I've blogged about Owlcrate before, and in August I received my second book. I also read the book that was sent in the July box.

This Savage Song by Victoria Schwab
Young Adult. A fantasy story about Good v Evil, and two teens who find themselves on opposite ends of the scale. But how do they know that the good side is really good, and who are the evil ones? Enjoyed this, even moreso because a boy and girl were able to work together without the inevitable insta-love clichés.

P.S. I Like You by Kasie West
Young Adult. Pure escapism - a teenage girl writes some song lyrics on her desk at school and is astonished when she sits down the next day and finds a reply - so begins a pen-pal type relationship with a mystery person. It's obvious and it's predictable but it was a lovely escape for a few hours and very sweet.

Young Adult

I tend to read a lot of Young Adult books, especially in the Summer. I decided to give Cassandra Clare a go after enjoying the short story from the Stephanie Perkins collection last month, so I chose The Mortal Instruments series.

City of Bones: The Mortal Instruments #1 by Cassandra Clare
Enjoyable fantasy tale about a girl named Clary Fray who is dragged into a world of demons, shadowhunters, and vampires. A bit childish in places but enjoyable.

Aristotle and Dante Discover the Secrets of the Universe by Benjamin Alire Sáenz
I thought this was a gay story about two teenage boys who find solace in each other - instead it focused on one whiny teenage boy who makes a connection with another but tries to hide it. I understand that this may be something that many teens identify with, but at its core nothing happens. One of the characters is interesting, funny, kind, spirited - unfortunately, he's not the one we hear most from. Disappointing.

Nothing Tastes as Good by Claire Hennessey
I love seeing Young Adult books by Irish authors, more please! This one is about a girl named Annabel who has died. In order to be granted a request, Annabel must take on a charge - but she gets stuck with an overweight girl. The horror. Annabel had serious issues with food during her life so she assumes that her job is to make the girl lose weight, but as time progresses she realises that she may not be right, and that she may need to face up to a few things. Enjoyable, easy to read.

Tom's Midnight Garden by Philippa Pearce
I saw this sitting by the counter at Charlie Byrne's bookshop on a recent trip to Galway and I had to get it - I hadn't read it in years. It's a charming, heartwarming children's book about a boy named Tom who goes to stay with his Aunt and Uncle for a Summer, and discovers a magical garden that nobody else can see. I adored it and I remembered why I repeatedly borrowed it from the library as a child, it could have actually been one of the first books that ever made me cry!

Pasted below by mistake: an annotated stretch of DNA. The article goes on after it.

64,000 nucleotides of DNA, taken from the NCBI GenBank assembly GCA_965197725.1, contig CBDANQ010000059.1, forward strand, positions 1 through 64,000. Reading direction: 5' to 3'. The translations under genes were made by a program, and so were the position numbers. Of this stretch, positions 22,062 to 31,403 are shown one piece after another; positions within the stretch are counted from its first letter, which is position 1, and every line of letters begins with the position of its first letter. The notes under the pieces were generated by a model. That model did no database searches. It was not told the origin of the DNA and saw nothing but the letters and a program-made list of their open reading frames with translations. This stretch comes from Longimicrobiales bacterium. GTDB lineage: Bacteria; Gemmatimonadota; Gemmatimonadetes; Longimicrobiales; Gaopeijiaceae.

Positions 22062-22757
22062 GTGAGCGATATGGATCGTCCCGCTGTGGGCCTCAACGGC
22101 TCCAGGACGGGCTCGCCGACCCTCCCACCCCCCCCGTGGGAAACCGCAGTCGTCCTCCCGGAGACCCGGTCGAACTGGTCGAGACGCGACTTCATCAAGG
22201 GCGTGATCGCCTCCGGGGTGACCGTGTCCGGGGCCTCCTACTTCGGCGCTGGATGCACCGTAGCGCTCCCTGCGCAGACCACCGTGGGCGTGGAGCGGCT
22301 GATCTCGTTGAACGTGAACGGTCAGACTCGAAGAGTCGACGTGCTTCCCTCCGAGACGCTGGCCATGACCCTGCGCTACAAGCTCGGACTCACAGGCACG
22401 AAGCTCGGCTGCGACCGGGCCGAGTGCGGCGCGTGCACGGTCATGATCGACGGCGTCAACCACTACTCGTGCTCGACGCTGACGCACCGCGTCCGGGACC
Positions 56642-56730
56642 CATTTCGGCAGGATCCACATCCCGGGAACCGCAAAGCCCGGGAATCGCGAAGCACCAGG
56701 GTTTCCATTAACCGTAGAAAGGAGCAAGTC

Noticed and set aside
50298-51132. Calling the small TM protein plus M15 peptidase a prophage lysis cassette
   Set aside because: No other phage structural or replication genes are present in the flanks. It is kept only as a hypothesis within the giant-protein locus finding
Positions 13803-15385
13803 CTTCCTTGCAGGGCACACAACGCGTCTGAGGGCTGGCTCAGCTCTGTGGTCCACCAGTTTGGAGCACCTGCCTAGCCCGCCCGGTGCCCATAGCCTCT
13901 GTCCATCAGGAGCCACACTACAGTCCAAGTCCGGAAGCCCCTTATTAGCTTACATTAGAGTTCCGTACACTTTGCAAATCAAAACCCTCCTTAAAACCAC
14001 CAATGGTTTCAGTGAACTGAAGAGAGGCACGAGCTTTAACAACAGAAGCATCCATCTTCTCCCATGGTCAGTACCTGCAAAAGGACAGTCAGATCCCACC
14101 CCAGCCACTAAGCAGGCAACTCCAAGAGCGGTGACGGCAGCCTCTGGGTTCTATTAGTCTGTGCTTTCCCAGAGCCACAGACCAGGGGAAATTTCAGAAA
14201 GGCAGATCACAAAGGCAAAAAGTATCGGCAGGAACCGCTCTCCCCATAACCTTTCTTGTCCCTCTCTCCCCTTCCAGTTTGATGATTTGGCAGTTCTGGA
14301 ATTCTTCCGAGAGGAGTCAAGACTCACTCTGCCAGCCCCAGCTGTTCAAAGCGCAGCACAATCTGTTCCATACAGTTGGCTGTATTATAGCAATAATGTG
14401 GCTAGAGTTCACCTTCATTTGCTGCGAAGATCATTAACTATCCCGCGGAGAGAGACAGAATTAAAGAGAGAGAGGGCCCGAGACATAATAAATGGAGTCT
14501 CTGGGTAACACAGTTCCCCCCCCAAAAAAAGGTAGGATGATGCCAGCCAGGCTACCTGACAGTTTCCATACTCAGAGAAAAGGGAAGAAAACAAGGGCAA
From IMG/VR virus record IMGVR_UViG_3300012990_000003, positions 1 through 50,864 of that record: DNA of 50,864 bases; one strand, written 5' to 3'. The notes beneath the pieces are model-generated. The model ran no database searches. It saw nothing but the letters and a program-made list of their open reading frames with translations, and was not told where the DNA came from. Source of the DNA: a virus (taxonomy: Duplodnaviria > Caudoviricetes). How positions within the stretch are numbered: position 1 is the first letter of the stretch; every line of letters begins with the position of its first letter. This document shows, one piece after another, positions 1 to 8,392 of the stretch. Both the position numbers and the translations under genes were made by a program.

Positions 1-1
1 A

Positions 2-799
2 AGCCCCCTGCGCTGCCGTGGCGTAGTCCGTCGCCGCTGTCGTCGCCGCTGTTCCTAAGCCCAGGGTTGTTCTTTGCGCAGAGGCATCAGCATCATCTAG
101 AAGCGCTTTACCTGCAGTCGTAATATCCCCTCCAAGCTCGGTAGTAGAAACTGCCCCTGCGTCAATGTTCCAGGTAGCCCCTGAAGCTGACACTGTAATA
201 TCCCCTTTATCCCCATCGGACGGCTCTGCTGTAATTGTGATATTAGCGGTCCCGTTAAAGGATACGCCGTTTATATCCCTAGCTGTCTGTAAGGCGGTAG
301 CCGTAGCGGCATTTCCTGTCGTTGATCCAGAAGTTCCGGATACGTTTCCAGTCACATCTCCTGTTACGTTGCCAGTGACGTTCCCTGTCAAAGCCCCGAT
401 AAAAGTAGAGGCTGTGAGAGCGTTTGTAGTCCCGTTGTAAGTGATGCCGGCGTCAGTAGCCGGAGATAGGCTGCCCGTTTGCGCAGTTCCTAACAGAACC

Trouble by Non Pratt
Hannah is a fifteen year old girl who is popular with boys for the wrong reasons. She has a bad reputation - so nobody is really surprised when she ends up pregnant. New boy Aaron has transferred from his old school but he's hiding something, he agrees to pose as the Dad of Hannah's baby to help her and help him feel like he's doing something worthwhile. I enjoyed this, I liked Hannah's sense of wit and I liked the portrayal of teen pregnancy as awkward and gritty, not glam and attractive.

Girl in Pieces by Kathleen Glasgow (Received as an ARC via NetGalley)
The reason I requested this on NetGalley was because I had heard that it drew comparisons with Girl, Interrupted by Susannah Kaysen, one of my favourite books as a teenager. There were similarities, but they're completely different books and deal with somewhat different themes. The main character is struggling with self-harm, and this was graphic and hard to read in places. This took me over a week to read, which is unusual for me. It was only okay, I thought.


Fat Chance: My Life in Ups, Downs, and Crisp Sandwiches by Louise McSharry
Louise McSharry is probably best known in Ireland as a radio DJ, and has come to the attention of the media over the past few years after her experience with cancer - this book is all about her childhood, her teen years, her career, her experience with that damn disease, and her life to date. It's a funny, warm, touching memoir and I want Louise to move in with me so we can eat pizza and play with makeup. Her outlook on life is refreshing and her confidence and attitude are inspiring. Loved it.

Harry Potter

Harry Potter and The Cursed Child: Parts I and II by John Tiffany, Jack Thorne, & J.K Rowling

And there it is...
Hogwarts. Never seen this view of it before.
Still get a tingle, don't you? When you see it? 

I pre-ordered, like so many others. I even used Address Pal so that it'd get here on publication day. I had a countdown on my diary. I wondered if I should save it until I finished reading the original Potter books but I couldn't help it - I lashed into it.

It's in play format, which is fine, but it completely lacked the magic that J.K Rowling brings with her descriptions. I wasn't keen on the storyline, I wasn't keen on the relationships between the older characters, and I hate what they did to Ron. He was never going to rule the world, but he's practically a parody of himself in this. Massively disappointing, but my expectations on this one were always going to be enormous and I'm not sure if anything would have lived up to what I wanted. It was nice to revisit certain characters but I'm not counting it as part of the series, to me it reads like Fan Fiction.

And that's it!

I'm not sure if September will be a great reading month, but we'll play it by ear (it's the 8th today and I haven't finished one book yet). See you for the October round up!